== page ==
New York, March 15, 2004—Last week, Pakistan’s Information Minister, Sheikh Rashid Ahmed, acknowledged that the government had suspended advertising in newspapers belonging to the Nawa-i-Waqt Group of Publications, including the English-language daily The Nation and the Urdu-language daily Nawa-i-Waqt. He denied, however, that an official ban had been issued.
In February, the government effectively stopped all advertising revenue from both federal and provincial government sources to the newspaper group, according to local press reports. The Nawa-i-Waqt Group is one of Pakistan’s leading media organizations and publishes more than 10 daily newspapers and magazines.
In interviews with local media, Nawa-i-Waqt Executive Editor Arif Nizami blamed the government action on the newspaper’s critical coverage. "Our reporting about the supremacy of democratic institutions in the country pains the rulers," said Nizami. Local journalists say that this action is an attempt by the government to pressure and control independent newspapers in Pakistan.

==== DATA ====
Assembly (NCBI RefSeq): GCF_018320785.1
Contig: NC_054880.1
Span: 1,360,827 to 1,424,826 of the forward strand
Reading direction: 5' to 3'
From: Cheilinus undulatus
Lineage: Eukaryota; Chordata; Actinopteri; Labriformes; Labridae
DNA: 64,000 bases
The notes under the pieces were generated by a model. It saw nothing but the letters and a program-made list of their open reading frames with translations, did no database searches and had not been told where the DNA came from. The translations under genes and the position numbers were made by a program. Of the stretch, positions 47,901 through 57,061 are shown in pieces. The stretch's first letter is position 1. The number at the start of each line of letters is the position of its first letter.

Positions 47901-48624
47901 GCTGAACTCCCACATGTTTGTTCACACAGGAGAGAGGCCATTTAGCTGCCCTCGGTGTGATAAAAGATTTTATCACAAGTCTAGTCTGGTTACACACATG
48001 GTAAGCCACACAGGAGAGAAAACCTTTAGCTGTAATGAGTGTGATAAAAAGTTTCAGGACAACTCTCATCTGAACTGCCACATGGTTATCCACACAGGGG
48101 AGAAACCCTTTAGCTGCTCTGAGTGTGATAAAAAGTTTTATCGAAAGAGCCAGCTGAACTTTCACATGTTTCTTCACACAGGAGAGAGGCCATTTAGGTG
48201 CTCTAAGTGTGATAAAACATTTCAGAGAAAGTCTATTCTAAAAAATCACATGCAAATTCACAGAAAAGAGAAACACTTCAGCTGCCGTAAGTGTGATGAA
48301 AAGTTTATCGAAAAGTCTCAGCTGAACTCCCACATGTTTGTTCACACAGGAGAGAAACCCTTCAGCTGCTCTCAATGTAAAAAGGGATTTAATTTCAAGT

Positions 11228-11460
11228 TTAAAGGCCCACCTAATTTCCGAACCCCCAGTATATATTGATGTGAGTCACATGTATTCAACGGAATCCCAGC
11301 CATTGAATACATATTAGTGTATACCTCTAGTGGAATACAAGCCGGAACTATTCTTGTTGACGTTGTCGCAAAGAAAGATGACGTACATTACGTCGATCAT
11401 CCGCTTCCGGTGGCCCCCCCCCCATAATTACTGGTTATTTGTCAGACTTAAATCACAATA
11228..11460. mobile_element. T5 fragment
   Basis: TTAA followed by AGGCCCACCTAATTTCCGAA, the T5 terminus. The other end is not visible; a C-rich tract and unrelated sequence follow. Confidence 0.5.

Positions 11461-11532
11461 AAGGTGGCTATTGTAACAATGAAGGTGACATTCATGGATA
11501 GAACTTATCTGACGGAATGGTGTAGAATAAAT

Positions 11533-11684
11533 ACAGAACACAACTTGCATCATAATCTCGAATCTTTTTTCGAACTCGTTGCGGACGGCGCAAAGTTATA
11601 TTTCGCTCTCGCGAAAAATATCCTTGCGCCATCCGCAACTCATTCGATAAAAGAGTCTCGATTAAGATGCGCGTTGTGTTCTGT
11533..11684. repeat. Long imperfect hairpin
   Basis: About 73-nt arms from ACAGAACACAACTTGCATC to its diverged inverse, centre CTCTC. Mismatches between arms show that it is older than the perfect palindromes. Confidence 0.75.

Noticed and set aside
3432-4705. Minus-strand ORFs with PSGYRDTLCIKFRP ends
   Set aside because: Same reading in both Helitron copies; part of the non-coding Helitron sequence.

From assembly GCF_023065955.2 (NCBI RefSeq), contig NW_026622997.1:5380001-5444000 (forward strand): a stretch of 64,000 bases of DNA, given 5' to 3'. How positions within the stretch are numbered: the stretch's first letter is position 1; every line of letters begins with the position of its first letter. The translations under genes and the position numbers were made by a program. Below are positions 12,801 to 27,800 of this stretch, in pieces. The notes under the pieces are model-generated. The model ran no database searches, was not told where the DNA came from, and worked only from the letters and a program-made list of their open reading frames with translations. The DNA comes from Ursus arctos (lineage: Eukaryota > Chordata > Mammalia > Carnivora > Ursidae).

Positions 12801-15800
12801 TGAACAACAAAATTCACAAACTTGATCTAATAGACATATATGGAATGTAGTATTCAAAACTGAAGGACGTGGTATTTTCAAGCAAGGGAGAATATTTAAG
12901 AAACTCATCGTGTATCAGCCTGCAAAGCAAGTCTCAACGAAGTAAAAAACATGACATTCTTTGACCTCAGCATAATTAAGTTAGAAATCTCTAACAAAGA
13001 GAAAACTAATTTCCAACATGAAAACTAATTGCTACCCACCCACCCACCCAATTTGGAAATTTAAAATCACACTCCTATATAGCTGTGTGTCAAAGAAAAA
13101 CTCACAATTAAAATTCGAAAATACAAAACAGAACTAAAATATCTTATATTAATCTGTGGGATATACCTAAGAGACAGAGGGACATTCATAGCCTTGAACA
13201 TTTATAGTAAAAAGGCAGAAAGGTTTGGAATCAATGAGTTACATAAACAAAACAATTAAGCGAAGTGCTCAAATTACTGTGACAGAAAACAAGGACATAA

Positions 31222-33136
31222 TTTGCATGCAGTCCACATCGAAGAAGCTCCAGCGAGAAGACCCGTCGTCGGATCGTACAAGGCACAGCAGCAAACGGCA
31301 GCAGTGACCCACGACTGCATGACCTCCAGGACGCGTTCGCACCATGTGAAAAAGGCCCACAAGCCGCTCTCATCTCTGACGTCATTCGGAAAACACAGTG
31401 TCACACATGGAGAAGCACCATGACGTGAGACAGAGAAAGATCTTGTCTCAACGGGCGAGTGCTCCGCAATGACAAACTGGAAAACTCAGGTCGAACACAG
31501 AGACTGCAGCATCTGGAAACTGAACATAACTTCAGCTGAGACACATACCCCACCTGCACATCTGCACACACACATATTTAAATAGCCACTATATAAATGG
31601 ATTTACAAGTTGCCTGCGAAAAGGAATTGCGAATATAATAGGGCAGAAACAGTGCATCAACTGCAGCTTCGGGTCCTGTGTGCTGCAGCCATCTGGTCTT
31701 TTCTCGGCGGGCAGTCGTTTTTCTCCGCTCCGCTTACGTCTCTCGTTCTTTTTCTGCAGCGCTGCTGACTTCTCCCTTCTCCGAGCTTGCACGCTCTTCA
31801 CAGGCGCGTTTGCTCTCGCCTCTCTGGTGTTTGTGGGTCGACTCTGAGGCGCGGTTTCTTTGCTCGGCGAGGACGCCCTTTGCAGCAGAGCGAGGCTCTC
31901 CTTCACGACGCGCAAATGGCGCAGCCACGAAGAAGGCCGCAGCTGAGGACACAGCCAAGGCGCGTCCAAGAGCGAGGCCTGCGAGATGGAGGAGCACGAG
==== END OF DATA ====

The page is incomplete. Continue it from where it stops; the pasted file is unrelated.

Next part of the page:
In a March 11 meeting at the National Assembly, Information Minister Rashid claimed responsibility for the action against the Nawa-i-Waqt Group, but denied that there was an official ban, saying instead that there had been a "reduction in the supply of advertisements." Rashid promised that he would "sort out the problem," and that the group would be compensated for their losses from the government’s actions.
The Pakistan Federal Union of Journalists, the All Pakistan Newspapers Society, and other journalists groups protested the government’s move against the Nawa-i-Waqt Group and accused the government of violating press freedom in Pakistan.
"Press freedom is adversely affected when governments use advertising to punish critical publications," said Ann Cooper, executive director of the Committee to Protect Journalists. "Pakistani authorities must ensure the public that no such action was taken against the Nawa-i-Waqt Group of Publications." In 2002, the government stopped nearly all advertising to the Jang Group of Newspapers, another powerful media company, soon after one of its newspapers, the English-language daily The News, ran a story connecting the main suspect in the kidnapping of Wall Street Journal reporter Daniel Pearl with the 2001 attack on the Indian Parliament.
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